But it way doesn’t feel that way to me!
There is no scientifically testable reason for me to even exist, other than as a more-or-less accidental product of billions of years of the physical behavior of matter itself. Yet the very core of my psyche cries out that I have meaning. I love. I aspire. I look at my fellow human beings and feel compassion. I will be gone in a few decades. After that, the fate of all the world’s billions should not matter a whit to me. But it does.
I, too, am an atheist. I am also an artist: a constant wordsmith, a songwriter, a sometime poet. To me, religion is an art: singing to a cosmos beyond what I can ever know. Religion is the poetry of my existence. It’s the way my heart serenades the world–and hears that melody reflected back to me.
To capture that tension I, too, find myself reaching for–something–beyond calculable numbers.
Poetry is an inexact thing. It’s not about: one word means one thing and that’s it. Rather, words and life’s melodies resonate chords in our tens of billions of brain synapses in ways we can’t expect till they happen. A few words in combination mean more than the sum of their parts. An aspiration means more than the sum of its parts. A hope means more than the sum of its parts.
To me, religious language is a way to take the deepest reaches of my mind to places I never knew I could go until I found myself there. Sometimes those can be comforting places. Sometimes they’re scary. I need both that comfort and that discomfort to reach the limits of my small existence.
To live fully is not about what we don’t want to say or hear. It’s not about coloring within the lines we can understand. It’s about reaching beyond: embracing the awe and mind-boggling paradox of our existence. It’s not about comfort zones and not always even about predictability. Sometimes it requires us to take a flying leap right into middle of the roiling gumbo of life and language.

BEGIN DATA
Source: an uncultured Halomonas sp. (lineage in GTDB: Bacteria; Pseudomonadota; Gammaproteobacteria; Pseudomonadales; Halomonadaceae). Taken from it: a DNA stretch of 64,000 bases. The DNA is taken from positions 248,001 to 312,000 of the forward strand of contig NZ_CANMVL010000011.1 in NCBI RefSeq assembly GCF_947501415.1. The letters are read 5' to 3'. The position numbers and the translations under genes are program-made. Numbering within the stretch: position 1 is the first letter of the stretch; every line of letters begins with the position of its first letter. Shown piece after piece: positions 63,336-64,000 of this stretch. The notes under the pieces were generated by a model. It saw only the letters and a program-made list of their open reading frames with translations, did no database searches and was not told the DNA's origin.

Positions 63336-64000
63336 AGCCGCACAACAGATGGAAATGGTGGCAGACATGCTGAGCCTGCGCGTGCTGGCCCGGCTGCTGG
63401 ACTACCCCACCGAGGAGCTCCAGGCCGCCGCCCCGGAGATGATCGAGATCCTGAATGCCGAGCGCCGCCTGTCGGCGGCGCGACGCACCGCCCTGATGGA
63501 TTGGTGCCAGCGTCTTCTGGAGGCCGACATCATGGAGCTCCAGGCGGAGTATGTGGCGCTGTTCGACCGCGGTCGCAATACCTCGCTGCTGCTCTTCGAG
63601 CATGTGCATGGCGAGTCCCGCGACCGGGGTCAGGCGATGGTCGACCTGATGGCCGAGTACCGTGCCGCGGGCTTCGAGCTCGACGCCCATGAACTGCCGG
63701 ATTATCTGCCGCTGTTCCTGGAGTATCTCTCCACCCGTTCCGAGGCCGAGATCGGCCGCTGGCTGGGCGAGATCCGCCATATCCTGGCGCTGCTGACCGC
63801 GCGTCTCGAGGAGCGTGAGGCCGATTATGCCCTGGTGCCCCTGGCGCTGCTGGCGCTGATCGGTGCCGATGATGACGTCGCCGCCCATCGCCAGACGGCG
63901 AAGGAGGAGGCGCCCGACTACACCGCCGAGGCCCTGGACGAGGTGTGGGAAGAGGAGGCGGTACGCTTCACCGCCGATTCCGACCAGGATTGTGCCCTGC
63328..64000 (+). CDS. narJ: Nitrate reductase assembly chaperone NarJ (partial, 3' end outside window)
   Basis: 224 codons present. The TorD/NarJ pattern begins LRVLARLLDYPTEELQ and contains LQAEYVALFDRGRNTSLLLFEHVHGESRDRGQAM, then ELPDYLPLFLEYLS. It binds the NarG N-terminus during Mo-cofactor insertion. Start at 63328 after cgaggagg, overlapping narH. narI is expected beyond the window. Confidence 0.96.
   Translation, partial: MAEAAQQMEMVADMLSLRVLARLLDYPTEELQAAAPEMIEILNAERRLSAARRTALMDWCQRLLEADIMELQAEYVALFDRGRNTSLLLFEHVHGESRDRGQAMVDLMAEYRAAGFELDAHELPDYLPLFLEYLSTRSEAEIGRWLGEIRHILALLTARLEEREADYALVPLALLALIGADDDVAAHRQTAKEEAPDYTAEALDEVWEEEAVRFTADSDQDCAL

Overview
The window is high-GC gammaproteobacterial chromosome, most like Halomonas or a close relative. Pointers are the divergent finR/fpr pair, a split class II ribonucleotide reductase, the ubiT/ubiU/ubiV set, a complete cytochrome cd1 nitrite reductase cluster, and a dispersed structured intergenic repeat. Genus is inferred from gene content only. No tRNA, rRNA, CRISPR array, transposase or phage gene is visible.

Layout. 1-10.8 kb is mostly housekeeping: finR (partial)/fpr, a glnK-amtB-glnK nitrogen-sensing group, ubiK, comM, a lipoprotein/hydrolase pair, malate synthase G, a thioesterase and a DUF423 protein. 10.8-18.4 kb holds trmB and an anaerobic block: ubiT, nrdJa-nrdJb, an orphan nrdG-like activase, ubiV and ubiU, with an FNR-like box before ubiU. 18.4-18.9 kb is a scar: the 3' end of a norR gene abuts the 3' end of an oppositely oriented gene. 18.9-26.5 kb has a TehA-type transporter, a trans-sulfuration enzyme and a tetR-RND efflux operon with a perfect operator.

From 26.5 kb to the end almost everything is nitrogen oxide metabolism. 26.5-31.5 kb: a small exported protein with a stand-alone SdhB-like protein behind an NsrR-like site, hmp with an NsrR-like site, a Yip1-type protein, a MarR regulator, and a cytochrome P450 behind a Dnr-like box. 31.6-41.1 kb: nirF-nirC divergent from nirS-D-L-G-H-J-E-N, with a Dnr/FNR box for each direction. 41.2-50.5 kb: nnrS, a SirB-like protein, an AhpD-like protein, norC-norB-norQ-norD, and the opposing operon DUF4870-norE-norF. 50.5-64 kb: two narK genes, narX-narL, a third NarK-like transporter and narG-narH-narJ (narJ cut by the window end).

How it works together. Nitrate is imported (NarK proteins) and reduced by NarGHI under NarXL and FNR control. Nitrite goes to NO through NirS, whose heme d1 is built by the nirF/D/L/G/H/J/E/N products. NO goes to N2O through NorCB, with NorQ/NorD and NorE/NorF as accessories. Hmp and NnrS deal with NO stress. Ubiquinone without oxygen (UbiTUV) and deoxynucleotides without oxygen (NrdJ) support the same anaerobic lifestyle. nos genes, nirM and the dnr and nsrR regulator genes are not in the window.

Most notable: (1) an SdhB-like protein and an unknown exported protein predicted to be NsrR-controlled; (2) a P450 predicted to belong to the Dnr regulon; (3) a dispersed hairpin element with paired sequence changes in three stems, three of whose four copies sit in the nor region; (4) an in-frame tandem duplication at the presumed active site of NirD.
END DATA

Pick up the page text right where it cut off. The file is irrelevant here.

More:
So, yes. I’m a “God-centered atheist,” too.
Patrick Murfin says
Ironically, when I first read the term “God Centered Atheist” a whole other interpretation sprang to mind, maybe more in keeping with those crotchety old Humuanist geezers in Kalamazoo, or more likely, the militant New Atheists who have recently made a splash. I think of them as “god centered” because they are consumed by negation of God and scorn for the fools who worship him (I say him because they always seem to have the angry male Sky god of the Hebrews in mind) and militant about erasing public displays and acknowledgement of that God. The thing you hate with that intensity becomes your god whether you like it or not. But it is certainly not the only path of atheism, much less of a broader Humanism that leaves room for both doubt and awe. This un-God centered Atheisism which can acknowledge and treasure the vast mystery and incomprehensibility of the universe on one hand and treasures the ethical responsibilities of sentient life on the other, one that celebrates what is and is not obsessed with what may not be, seems closer to what you and many UU atheists now strive for.
Dennis McCarty says
Thanks for your thoughtful comment, Patrick. I quite agree. Whatever Joshua Duggar and Mike Huckabee on the one hand–and Richard Dawkins and Sam Harris on the other–may DISagree on, they certainly do agree on their definition of God.
There seems to be comfort in pooh-poohing a definition of God that even most thoughtful Christians don’t buy into–as though it were the only version out there. 🙂